Q: How do I apply for an assistance/service dog from you?
Complete the Application for Service Dog and return it to us via e-mail to firstname.lastname@example.org or return it via the USPS mail to Veterans Moving Forward, Inc., P.O. Box 404, Catharpin, VA 20143 or send via fax to 703.566.4853. Filing an application does not guarantee receipt of a service dog. This completed application starts the dialog that will occur during several interviews via the telephone and in person with you and your health care team. Please note that you will need to provide proof of your military service and your health challenges or disability.
Q: What type of dog breeds do you use?
A: VMF's current team of "comfort" and therapy dogs consists of Labradors, Golden Retrievers, Lab-Golden mixes and a Doberman Pinscher. We are open to using other breeds if the dogs can meet our standards and those of the nationally recognized organizations that evaluate and register therapy teams, e.g., Delta Society Pet Partners®, Therapy Dogs, Inc. ® or Therapy Dogs International (TDI®) for therapeutic work.
Q: How old are your dogs when placed into service?
A: The average age for an assistance/service dog is approximately two years old. Each dog is different and matures at different times. When a VMF dog is placed into service depends on how and where that dog will be used and his/her own talents, skills, abilities and temperament.
Q: How can I join your organization?
A: Contact VMF via the “contact us” page of the Web site or call toll-free 866-375-1209 to tell us more about yourself and to request an interview. We have many needs and roles for volunteers’ talents and skills. From any location, within your local or virtual community, you could help VMF spread the word about the needs of our Nation’s disabled veterans and how canine therapy and service dogs can help them during recovery and rehabilitation. For anyone living in the Middle Atlantic states who is capable of traveling to the Washington, DC metropolitan area to participate in outreach activities with veterans or join our animal-assisted activities or animal-assisted therapy via the “comfort” dog or therapy-dog team program - please complete the Application for Comfort Dog Team and return it to us via email to email@example.com.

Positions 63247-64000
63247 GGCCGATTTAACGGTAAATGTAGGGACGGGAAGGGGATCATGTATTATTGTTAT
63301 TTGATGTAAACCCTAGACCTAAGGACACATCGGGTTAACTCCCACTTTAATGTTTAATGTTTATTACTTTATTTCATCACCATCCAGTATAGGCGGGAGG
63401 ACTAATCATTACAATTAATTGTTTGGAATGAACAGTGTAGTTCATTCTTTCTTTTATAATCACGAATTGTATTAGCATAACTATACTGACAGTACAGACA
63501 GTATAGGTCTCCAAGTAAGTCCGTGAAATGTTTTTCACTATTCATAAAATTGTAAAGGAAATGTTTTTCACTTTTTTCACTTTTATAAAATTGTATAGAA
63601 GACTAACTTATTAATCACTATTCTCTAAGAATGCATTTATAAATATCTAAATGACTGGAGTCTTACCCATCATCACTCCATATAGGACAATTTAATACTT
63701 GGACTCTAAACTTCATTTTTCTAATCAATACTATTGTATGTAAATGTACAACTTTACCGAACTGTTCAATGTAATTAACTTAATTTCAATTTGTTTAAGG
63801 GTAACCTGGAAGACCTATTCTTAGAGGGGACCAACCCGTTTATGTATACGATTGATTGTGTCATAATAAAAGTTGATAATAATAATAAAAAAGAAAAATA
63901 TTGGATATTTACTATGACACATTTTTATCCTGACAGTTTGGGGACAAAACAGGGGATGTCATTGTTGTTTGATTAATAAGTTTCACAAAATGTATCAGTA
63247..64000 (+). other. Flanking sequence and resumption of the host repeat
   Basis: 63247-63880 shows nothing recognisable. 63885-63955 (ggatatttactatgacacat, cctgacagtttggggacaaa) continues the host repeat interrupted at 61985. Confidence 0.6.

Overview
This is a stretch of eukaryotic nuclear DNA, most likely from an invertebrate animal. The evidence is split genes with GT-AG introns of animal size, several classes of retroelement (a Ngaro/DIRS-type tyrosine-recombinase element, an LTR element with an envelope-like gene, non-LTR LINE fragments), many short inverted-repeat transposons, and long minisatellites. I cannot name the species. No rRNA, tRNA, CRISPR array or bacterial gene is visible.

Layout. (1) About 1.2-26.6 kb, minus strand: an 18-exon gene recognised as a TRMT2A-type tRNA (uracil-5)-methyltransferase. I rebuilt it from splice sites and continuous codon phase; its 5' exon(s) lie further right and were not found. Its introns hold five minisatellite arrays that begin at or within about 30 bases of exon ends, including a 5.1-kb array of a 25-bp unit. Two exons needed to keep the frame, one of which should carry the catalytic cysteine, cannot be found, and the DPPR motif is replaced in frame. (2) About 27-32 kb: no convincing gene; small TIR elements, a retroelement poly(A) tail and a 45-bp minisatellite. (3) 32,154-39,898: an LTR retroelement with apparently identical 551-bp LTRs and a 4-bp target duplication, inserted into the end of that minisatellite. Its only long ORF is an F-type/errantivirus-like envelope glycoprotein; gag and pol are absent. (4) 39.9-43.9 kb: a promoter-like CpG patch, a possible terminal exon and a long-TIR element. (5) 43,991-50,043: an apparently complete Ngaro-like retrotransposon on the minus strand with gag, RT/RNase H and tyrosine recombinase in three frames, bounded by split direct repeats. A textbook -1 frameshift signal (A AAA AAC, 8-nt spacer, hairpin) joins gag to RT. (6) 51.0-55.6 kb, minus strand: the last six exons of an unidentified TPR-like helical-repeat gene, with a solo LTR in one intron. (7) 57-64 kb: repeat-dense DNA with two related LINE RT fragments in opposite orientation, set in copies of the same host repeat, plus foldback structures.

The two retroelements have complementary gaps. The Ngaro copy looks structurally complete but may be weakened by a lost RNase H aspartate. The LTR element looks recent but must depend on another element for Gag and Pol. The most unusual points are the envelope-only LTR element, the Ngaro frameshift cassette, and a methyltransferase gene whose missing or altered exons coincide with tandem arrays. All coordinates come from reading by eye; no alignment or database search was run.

Q: If I raise a puppy for you, will I have to give up my puppy/dog?
A: If your dog is qualified to be an assistance/service dog and capable of assisting a veteran who is visually impaired, hard of hearing, mobility challenged, or prone to seizures, you will give up your beloved charge to assist a veteran with moving forward with his/her life. We think the pain of giving up your special canine friend will be lessened knowing that he/she is doing wonderful things by mitigating the disability for a veteran who has given so much for the rest of us. We'd be happy to get you involved in raising another puppy/dog and/or working with a dog that remains in your charge and can be used in a facility or for therapy work or in our "comfort" dog program.
Q: Do I have to incur all the expenses for a puppy I raise for your organization?
A: VMF expects that you can cover most of the care, feeding and miscellaneous outfitting expenses for a purposely-bred puppy that we’ll provide. VMF will pay for any significant medical costs and negotiates with local veterinarians who discount their professional services. *Please note that as a nonprofit that relies solely on the generosity of donors, VMF values your contributions and will provide you a tax-deductible receipt to reflect your cash or in-kind donations made to VMF during the tax year.